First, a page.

People with diabetes often avoid eating fruit because they are worried about the high sugar content found in most fruits. Fortunately, there are numerous fruits which do not significantly affect blood glucose levels because they are fiber-rich foods and tend to have a lower glycemic load (GL). That means they don’t spike blood sugar levels to the same extent as high GL foods.
Fruits play an important part in a healthy diet because they are low on fats while rich in nutrients and vitamins, with a positive effect on blood glucose levels.
An apple is the one with all the valuable nutrients. For a start, apples are rich in pectine, which is found in its pulp. Pectine is the source of galacturonic acid, which is needed for cleaning harmful, toxic substances from your body. This acid also works towards lowering your body’s need of insulin.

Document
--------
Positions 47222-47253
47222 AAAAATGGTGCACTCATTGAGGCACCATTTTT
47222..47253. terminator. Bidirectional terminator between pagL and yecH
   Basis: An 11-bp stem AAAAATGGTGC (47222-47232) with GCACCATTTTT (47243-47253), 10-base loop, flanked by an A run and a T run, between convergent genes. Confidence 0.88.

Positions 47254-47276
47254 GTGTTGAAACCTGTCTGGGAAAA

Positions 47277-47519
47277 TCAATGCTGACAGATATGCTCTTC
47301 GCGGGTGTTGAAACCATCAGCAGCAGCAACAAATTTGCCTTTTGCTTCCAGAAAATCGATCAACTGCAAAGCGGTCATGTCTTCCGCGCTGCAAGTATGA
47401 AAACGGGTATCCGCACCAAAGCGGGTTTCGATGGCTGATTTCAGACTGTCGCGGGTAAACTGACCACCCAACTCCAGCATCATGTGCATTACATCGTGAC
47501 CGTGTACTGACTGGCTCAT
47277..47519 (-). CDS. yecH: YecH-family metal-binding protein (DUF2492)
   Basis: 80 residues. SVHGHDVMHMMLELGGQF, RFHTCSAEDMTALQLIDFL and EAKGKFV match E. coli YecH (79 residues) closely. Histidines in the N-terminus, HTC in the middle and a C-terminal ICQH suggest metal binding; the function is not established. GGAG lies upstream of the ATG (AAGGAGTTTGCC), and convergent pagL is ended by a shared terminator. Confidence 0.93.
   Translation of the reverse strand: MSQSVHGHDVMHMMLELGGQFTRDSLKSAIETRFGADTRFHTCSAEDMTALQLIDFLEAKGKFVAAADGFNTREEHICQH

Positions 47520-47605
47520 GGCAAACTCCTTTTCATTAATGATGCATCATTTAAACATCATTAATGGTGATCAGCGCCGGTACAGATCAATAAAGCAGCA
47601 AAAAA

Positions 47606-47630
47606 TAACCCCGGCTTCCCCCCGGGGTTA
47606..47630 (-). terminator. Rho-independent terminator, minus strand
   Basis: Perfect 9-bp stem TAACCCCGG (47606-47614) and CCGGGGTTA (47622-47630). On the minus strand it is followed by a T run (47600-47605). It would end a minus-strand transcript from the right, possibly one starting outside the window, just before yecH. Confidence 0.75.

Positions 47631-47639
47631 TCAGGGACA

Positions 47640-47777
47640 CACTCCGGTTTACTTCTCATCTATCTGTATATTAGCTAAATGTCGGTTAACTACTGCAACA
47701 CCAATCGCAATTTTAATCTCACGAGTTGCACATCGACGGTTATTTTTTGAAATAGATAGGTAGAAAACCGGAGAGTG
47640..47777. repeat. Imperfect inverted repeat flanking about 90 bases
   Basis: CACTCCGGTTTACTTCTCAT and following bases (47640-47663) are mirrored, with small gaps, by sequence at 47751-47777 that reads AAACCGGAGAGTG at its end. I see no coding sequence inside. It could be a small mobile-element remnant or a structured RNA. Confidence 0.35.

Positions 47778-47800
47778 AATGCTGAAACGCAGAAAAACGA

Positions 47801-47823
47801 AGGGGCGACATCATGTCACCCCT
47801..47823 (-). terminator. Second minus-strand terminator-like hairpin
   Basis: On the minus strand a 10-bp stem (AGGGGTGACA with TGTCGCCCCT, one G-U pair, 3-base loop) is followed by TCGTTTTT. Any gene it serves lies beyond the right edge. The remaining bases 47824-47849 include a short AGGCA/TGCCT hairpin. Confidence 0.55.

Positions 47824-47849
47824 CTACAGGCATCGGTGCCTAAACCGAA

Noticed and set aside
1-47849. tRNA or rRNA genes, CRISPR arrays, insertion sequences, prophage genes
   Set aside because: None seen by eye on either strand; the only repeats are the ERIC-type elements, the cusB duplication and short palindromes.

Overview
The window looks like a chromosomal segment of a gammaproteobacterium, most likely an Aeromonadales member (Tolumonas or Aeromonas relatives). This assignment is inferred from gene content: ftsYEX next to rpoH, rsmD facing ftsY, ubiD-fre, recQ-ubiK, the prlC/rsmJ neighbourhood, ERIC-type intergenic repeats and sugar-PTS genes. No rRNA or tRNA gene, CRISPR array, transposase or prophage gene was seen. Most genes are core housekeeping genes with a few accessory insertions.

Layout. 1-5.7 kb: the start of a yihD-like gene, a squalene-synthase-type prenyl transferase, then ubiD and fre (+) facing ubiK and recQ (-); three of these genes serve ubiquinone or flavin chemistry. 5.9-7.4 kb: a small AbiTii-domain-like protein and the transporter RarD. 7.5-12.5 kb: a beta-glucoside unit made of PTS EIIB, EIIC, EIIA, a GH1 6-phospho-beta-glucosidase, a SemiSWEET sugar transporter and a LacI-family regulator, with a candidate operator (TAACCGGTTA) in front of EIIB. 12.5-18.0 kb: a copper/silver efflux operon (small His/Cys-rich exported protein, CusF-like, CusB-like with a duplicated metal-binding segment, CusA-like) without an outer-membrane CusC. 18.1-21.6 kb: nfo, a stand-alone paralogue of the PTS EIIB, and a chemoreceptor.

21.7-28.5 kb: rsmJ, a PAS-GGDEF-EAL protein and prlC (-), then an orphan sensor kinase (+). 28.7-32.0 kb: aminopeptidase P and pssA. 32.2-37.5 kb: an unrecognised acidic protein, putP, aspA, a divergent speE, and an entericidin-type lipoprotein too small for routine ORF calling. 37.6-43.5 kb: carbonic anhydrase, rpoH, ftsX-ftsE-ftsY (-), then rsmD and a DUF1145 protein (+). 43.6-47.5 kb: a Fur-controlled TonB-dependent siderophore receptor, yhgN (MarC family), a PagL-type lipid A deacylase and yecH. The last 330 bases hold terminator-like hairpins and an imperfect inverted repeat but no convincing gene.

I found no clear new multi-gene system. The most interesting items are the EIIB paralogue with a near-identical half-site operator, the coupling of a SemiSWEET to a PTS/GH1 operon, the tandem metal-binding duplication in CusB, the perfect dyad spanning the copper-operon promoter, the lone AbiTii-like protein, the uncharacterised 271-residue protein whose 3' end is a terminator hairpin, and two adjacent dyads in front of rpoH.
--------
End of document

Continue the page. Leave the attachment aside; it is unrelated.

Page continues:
Apples are also rich in Vitamin B1, which prevents damage to brain cells that can occur due to diabetic acidosis. It also prevents further complications such as neurosis.
Fiber-rich fruits tend to be those with edible skins and seeds as it is these parts of the fruit that are highest in fiber. Examples with fiber content in brackets: pears (2.1%), apricots (2.1%), blueberries (2.7%), kiwifruit (2.1%), pomegranates (3.4%) and avocados (6.7%).
The avocado is not only high in fiber but is also a rich source of monounsaturated fat. The American Diabetes Association (ADA) recommends a diet high in monounsaturated fat as it can help reduce the risk of cardiovascular disease which is more common in people with diabetes than in the general population. There is also some evidence that a diet rich in monounsaturated fat can improve glycemic control.